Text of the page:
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Specialty Store Sales Rise in June

On a year-over-year basis, specialty store sales were 4.8 percent higher than in June 2012, while sales at department stores slipped 5.1 percent.

WASHINGTON — Consumers appeared to be in the mood for buying apparel and accessories in June, boosting sales in the specialty store category last month, but they pulled back from purchases at department stores, according to the monthly retail sales report released by the Commerce Department on Monday.

This story first appeared in the July 16, 2013 issue of WWD.  Subscribe Today.

Sales at apparel and accessories stores rose a seasonally adjusted 0.7 percent last month to $21 billion, while sales at department stores fell 1 percent to $14.5 billion. General merchandise stores, a category that includes discounters and department stores, saw sales edge up 0.1 percent to $55 billion in June.

On a year-over-year basis, specialty store sales were 4.8 percent higher than in June 2012, while sales at general merchandise stores were up 1.1 percent. Sales at department stores slipped 5.1 percent compared with a year earlier.

“This particular report is a little disappointing and below economists’ expectations,” said Bill Lynch, vice president and director of investments at Hinsdale Associates. “When the consumer credit report came out in May, it actually showed a fairly large increase, and it seemed liked it signaled an upturn in consumer spending.”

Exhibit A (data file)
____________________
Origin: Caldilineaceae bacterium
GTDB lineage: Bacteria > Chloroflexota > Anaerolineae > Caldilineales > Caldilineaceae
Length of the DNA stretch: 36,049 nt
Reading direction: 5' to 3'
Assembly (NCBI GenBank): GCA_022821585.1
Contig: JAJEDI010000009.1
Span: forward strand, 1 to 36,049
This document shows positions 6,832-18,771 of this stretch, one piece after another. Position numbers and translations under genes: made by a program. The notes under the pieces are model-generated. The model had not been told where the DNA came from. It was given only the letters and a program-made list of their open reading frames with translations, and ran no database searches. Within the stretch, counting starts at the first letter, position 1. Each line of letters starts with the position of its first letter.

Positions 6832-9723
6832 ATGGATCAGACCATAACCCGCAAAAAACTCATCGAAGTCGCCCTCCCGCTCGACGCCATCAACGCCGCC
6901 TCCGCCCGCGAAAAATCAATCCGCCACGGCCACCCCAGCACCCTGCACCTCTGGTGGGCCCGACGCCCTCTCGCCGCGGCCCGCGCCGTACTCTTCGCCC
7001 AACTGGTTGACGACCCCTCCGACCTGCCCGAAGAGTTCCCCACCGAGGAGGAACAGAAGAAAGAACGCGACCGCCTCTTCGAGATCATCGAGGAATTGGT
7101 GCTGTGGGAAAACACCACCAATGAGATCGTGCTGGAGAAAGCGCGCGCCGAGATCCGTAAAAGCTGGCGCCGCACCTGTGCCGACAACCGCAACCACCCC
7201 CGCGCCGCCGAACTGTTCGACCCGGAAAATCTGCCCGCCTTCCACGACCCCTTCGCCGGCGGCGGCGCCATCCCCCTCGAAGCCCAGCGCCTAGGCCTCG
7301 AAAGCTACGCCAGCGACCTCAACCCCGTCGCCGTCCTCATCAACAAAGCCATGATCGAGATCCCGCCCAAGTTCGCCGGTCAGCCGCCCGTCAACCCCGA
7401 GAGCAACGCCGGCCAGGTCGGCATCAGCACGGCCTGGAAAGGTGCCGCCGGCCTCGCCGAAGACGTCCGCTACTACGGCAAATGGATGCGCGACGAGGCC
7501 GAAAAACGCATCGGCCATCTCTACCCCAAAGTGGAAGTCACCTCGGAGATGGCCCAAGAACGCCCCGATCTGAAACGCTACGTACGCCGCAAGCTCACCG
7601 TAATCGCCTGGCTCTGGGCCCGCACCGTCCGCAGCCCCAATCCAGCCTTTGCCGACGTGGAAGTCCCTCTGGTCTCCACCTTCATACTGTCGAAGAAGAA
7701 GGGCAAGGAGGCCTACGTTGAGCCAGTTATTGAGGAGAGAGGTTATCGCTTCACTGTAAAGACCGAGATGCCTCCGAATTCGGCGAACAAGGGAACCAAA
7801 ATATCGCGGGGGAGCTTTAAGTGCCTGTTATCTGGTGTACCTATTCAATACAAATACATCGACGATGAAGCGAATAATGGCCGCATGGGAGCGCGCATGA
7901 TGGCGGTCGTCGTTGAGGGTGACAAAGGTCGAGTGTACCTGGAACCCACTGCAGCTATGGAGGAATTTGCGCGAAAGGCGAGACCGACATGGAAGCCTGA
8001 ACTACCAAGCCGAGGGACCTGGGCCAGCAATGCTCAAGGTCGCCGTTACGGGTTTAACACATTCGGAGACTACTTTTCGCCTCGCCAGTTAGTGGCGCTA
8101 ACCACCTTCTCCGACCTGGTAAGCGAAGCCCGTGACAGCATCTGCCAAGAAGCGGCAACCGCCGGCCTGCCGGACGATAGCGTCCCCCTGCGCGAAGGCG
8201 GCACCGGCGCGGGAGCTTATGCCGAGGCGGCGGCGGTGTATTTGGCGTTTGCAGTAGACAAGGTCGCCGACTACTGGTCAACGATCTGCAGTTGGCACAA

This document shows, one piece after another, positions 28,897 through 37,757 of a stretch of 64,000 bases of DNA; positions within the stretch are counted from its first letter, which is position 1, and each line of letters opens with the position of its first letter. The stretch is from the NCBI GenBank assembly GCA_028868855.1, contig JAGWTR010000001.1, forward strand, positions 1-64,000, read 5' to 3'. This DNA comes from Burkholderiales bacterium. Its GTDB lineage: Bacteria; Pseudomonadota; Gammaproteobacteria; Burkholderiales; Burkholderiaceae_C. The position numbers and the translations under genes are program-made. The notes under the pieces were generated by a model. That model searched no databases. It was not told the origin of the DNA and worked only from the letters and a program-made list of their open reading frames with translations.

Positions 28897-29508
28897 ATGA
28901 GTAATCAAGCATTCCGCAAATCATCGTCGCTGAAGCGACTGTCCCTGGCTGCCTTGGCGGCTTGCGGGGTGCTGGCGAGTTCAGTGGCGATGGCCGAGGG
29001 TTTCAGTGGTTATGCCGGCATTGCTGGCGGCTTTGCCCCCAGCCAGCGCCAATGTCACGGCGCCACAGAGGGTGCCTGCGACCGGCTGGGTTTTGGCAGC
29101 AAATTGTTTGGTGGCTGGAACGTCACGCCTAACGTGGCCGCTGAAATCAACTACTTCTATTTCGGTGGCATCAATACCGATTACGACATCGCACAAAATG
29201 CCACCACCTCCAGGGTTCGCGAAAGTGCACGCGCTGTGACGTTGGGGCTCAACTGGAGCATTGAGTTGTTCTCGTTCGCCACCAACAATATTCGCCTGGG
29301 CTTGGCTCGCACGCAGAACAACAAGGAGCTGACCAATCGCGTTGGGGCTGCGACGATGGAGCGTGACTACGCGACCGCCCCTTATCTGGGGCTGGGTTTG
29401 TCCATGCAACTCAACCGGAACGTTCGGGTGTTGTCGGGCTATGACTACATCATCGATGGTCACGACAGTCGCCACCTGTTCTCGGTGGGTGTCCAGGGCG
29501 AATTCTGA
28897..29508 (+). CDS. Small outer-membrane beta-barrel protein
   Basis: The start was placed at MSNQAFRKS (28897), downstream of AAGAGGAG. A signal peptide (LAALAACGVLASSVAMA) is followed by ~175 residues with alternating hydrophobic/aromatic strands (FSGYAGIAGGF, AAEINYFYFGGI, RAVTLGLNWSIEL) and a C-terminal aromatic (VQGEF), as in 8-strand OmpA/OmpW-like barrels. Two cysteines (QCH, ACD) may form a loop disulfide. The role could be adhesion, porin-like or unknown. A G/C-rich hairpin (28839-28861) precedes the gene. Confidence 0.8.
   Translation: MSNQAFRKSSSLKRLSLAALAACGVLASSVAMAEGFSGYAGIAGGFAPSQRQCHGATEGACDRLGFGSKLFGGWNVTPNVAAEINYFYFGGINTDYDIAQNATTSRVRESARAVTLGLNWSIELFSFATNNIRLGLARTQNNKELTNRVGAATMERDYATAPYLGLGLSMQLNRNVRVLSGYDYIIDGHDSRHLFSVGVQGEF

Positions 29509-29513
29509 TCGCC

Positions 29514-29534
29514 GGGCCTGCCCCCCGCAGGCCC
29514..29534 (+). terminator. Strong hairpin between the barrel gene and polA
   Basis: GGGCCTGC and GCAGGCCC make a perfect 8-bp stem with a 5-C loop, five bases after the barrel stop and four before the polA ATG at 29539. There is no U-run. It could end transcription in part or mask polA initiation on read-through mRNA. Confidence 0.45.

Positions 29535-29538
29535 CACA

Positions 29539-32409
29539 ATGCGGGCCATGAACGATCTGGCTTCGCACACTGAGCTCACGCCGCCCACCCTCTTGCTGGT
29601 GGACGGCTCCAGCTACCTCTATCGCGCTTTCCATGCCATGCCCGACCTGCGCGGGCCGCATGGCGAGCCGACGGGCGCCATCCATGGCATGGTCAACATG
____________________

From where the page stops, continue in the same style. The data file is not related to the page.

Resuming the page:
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Lynch said rising gasoline prices might have played a role in the dip in department store numbers.

Within the department store category, Macy’s has been the “star,” while Kohl’s has been “doing OK,” Lynch said. He added that the “struggling” J.C. Penney is still trying to turn around its business.

“I think consumers are still in the mind-set they want a bargain,” Lynch said. “They want quality merchandise, and they don’t want to pay as much for it. Certainly stores like Target fit that description as well as Costco and Wal-Mart.”

In the overall economy, retail sales rose 0.4 percent to $422.8 billion, driven primarily by auto and gas sales.

“Looking ahead, we expect real consumer spending to increase at a 1.9 percent rate for 2013, and then pick up at a faster rate in 2014,” Christopher said. “The back-to-school season is about to start heating up, and these recent numbers do not bode well for many retailers,” said Chris J. Christopher Jr., director of consumer economics at IHS Global Insight.